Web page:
Baby Boomer Reflections: Eighteen Special Years Between 1946 and 1964 will be available on Amazon by mid-May. Please visit www.babyboomerreflections.com to learn more.
The word Jook is an old African-American term, meaning to dance. In the early part of the twentieth century, it was spelled differently and combined with another word to become a foundational part of our lives. Remember when playing a song cost a nickel and you could hear six for a quarter?
The jukebox was popular between the 1940’s and the mid-1960’s with their heyday occurring during the 1950’s. After World War II, nearly three-quarters of all records that were produced in the good old USA went into jukeboxes, made primarily by Rock-Ola, Seeburg or Wurlitzer. Jukeboxes progressed from plain wooden boxes to light shows with marbleized plastic and color animation.
Rock-Ola was named for David C. Rockola, the gentleman who founded the company that originally made pinball games. Two Rock-Ola jukeboxes, the 434 Concerto and the 1422 were featured on the Sitcom, Happy Days. Another model, the Rock-Ola President, only one of which is known to exist, is valued at approximately $150,000.
J.P. Seeburg started his automatic piano manufacturing company in the Chicago, Illinois area in the early 1900’s. After struggling with competition, J.P.’s son took over the business, and in 1949, his company engineered a mechanism that could play both sides of fifty records, so a true one hundred select jukebox became a reality. Six years later, Seeburg had increased that capacity to a two hundred select machine. A Seeburg model 100-C, a very colorful jukebox with chrome glass tubes on the front, mirrors in the display, and rotating animation in the pilasters, was also featured on Happy Days.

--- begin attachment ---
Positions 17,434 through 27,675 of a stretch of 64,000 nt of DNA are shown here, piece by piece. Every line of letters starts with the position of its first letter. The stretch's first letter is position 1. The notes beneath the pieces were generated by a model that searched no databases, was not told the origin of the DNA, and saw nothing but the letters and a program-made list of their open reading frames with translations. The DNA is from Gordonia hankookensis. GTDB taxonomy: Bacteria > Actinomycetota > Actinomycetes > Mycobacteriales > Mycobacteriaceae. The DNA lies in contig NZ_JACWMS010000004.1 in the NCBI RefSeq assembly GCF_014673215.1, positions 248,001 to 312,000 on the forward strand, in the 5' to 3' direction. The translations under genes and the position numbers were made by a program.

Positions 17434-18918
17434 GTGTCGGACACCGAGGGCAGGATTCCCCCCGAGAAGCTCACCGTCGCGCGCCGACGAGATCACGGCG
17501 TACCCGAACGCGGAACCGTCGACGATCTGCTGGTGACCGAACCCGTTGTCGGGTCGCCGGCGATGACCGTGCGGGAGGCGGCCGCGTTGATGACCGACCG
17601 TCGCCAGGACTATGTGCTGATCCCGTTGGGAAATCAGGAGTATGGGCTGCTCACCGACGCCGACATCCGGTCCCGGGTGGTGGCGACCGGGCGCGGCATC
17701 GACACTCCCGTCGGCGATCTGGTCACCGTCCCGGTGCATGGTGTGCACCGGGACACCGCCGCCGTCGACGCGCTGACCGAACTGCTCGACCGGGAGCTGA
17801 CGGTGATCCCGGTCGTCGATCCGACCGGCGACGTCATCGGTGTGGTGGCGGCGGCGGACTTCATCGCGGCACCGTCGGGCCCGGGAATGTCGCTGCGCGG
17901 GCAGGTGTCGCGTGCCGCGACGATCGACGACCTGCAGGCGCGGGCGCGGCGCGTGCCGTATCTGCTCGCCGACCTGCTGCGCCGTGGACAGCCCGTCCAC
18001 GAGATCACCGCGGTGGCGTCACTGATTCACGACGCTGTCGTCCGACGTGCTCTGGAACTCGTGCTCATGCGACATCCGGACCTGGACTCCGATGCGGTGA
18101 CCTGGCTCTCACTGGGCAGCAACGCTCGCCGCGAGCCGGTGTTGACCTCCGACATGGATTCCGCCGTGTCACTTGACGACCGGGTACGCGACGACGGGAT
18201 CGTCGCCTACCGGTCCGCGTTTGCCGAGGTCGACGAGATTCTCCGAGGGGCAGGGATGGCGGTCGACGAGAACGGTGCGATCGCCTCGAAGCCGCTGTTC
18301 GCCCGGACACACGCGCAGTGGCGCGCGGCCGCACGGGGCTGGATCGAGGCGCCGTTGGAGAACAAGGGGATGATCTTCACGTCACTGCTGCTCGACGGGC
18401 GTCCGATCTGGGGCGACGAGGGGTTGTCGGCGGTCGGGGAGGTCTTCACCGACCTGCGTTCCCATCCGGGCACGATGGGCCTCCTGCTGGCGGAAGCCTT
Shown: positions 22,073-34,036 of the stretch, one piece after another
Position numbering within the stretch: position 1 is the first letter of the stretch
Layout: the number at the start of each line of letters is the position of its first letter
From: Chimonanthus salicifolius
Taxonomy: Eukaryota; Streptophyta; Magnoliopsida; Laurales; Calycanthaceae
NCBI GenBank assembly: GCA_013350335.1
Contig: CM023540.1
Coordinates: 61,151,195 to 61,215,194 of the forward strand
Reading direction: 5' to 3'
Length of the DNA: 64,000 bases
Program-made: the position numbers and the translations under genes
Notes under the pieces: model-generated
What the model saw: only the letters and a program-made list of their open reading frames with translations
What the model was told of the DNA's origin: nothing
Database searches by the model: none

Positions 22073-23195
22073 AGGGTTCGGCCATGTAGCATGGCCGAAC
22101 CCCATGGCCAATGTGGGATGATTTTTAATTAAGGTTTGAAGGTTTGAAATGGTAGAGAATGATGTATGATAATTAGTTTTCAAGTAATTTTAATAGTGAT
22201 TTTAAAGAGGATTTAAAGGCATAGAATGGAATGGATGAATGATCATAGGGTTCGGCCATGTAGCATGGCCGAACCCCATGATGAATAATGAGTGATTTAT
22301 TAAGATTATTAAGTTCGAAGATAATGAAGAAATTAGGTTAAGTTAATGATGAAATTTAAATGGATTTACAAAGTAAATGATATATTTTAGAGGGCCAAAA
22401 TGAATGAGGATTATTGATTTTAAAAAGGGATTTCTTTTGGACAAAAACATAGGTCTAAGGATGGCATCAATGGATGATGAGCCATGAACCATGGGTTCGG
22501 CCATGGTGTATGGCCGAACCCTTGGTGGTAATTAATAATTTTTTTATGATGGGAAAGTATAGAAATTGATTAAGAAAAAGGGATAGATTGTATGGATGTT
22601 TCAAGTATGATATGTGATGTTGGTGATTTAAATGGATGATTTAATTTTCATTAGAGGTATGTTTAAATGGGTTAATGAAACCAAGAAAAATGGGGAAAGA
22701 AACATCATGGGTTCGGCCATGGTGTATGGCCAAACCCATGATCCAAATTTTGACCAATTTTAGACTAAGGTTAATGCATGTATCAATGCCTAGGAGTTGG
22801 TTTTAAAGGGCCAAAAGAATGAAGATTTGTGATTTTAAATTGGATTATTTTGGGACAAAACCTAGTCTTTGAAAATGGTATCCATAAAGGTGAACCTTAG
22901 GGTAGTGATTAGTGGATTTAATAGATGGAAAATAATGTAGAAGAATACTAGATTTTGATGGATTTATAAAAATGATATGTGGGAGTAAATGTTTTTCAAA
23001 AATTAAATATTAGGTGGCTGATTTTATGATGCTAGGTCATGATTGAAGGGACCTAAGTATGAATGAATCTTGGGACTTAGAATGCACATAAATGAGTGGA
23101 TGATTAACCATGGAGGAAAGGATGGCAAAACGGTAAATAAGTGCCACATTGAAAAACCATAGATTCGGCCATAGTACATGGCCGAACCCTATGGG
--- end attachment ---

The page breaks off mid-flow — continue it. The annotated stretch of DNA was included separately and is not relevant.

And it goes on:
Wurlitzer is the oldest producer. It was primarily a large theater organ manufacturer, and its organs created sound for silent films. Wurlitzer dominated the coin-operated phonograph business until the introduction of the 45-rpm. Its mechanism could handle only twenty-four records and it played only one side. Wurlitzer never became a dominant jukebox manufacturer, although its 1946 Model 1015, referred to as the “1015 bubble,” became a pop culture icon after more than fifty-six thousand were sold in two years.
Jukeboxes once received the newest songs first, even before the songs were played on the radio. In 1995, The U.S. Postal Service issued a twenty-five cent stamp commemorating the jukebox.
Please share your comments and share this post with your Facebook friends.